But this is the obvious way in which we can sense or not sense compassion, I think they Bible has another way of seeing it. But first there was a great moment in the film Superman returns between Lois and Superman. Superman takes Lois into space and asks her this:

Superman: Listen; what do you hear?
Lois Lane: Nothing.
Superman: I hear everything. You wrote that the world doesn’t need a savior, but every day I hear people crying for one.

Nice one superman but Jesus did it better: ‘When he saw the crowds, he had compassion on them, because they were harassed and helpless, like sheep without a shepherd.’ Matthew 9:36

We might look out and see comfortable people, lives seem to be in order with a new car on the drive and two holidays a year. But the thing is Jesus saw though all of that veneer! A spiritual condition and spiritual need that the Bible identifies as sin. This may seems bit weird but I think when we look out we don’t have much compassion that moves us to pray in this way because we don’t see the same thing. We see stuff that indicates someone who isn’t in need (materially) so no compassion for the eternal path they are on! Does that fit?

I am doing it all the time, but the truth is without Jesus there is spiritual poverty and that needs to be seen, embraced and moved a heart of compassion for the church to respond.

Creativity

God created the universe and He made man in his own image……. this is mind blowing!

Therefore may I suggest that we think outside of the box and focus on how each one of us could be more creative this week.

This may be with our hands such as photography or gardening, Churchill relaxed by building brick walls!

We could be more creative socially…start a prayer triplet. Visit an elderly man who may be lonely and take him for a pint at your local. Go for a long cycle ride with a mate or your son.

Someone challenged me to focus on my ministry of being a husband. That is very creative and involves every heading that I could possibly mention in this short blog!

One of my friends observed that many men who have very creative jobs want to switch off their brains on Sunday at church. Is this is a cop out? Sometimes the best refreshment is to do something as challenging, but completely different from, our normal tasks. It is important for church leaders to challenge men with creative activity rather than them becoming passive spectators.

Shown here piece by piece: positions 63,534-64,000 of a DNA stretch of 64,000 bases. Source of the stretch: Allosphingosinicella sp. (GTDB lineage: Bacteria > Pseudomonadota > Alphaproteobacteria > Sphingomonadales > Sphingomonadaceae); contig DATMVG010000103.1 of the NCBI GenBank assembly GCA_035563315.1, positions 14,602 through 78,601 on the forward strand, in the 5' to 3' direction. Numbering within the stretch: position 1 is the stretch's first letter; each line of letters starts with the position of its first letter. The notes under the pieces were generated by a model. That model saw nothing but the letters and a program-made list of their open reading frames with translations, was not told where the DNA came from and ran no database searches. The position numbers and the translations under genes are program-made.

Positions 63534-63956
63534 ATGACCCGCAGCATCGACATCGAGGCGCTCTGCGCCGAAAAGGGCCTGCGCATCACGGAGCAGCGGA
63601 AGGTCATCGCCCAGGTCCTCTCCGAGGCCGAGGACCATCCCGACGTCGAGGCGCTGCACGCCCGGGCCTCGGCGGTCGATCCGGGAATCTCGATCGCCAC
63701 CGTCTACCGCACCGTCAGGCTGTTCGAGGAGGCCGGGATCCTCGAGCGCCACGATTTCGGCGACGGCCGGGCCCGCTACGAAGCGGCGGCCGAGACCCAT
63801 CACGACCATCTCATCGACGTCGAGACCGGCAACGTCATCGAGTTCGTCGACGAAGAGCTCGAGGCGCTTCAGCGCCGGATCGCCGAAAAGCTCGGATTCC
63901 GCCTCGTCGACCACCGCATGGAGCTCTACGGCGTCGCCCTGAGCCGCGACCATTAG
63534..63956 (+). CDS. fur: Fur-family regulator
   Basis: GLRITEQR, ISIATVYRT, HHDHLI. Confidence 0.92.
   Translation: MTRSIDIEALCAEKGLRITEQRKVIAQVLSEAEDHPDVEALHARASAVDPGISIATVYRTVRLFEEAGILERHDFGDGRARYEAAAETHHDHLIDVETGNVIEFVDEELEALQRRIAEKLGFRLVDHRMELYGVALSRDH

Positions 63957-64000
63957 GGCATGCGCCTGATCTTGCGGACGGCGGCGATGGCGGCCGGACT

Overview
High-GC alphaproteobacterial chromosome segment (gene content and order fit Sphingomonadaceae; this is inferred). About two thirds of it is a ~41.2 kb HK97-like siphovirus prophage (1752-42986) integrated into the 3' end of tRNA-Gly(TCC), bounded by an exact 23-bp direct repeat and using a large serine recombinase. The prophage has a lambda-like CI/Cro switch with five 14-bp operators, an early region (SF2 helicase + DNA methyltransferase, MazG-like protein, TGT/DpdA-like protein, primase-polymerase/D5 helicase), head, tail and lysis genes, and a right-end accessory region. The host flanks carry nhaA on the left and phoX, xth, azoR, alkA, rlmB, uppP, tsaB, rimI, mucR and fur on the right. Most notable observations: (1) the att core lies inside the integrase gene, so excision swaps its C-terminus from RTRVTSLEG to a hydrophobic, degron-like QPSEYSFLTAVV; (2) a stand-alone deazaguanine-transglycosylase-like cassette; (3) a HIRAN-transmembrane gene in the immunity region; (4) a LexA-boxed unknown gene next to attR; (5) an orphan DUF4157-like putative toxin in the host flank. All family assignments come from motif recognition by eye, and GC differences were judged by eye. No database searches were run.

It is good to do what you are passionate about and invite others to join in. I think CVM call this level one! This is not a big deal, just start in a small way with one other person.

I`m a retired civil engineer and I have found voluntary work socially very demanding and creative. And a joy!

Making the Man (Part V)

making-the-man#5 Decline of self-discipline

As you might expect from Proverbs in the Bible, is this wisdom about self-control and discipline: ‘A man without self-control is like a city broken into and left without walls.’ Proverbs 25:28

Cities of that day had just about all their defense in the walls, you just need to read up about Nineveh and how arrogant they had become trusting in what they thought was an impenetrable wall around the city.

If you imagine a field and around it is a wall, at certain point part of that wall is attacked. The wall might get damaged and some repairs go up and the wall is back again. The attack can hit that same spot again, then again and again. Each time work is done to repair but the repairs are getting less and less and the strength and integrity on the wall is compromised. After time that wall has gone and the space has now been occupied, that section of land is no longer owned and the enemy can enter the field at any time whenever they want.

Imagine that field is you and me, our lives. Self-control keeps that perimeter up, of course we pray, accountability and meeting with other Christians too, but outside of those moments when you are at work or in private it’s the self discipline keeping it together.

When sin starts to hit that wall it can turn up in lots of ways. Subtle glances at the attractive women you know, or the channels late at night or the whispers of more money and power if the rules are moved a little. After time and without warning the walls have been breached and that section or area in your life is no longer surrendered to you. It rampages your field without invite and stays for as long as it likes.

I think self-discipline and control is like a muscle that we build, strengthen and notice. Ignored it wont grow but focused on and built up it will start to work, even when we don’t realise it. Kurt Hahn identified this as something g lacking in the society of his time in the young men of his time. Has it changed for us today? Had it changed for you personally today? As Christian men and brothers we can train together to build a core strength of a spiritual self-discipline. Where iron really does sharpen iron, maybe you’ve got a wall to reclaim!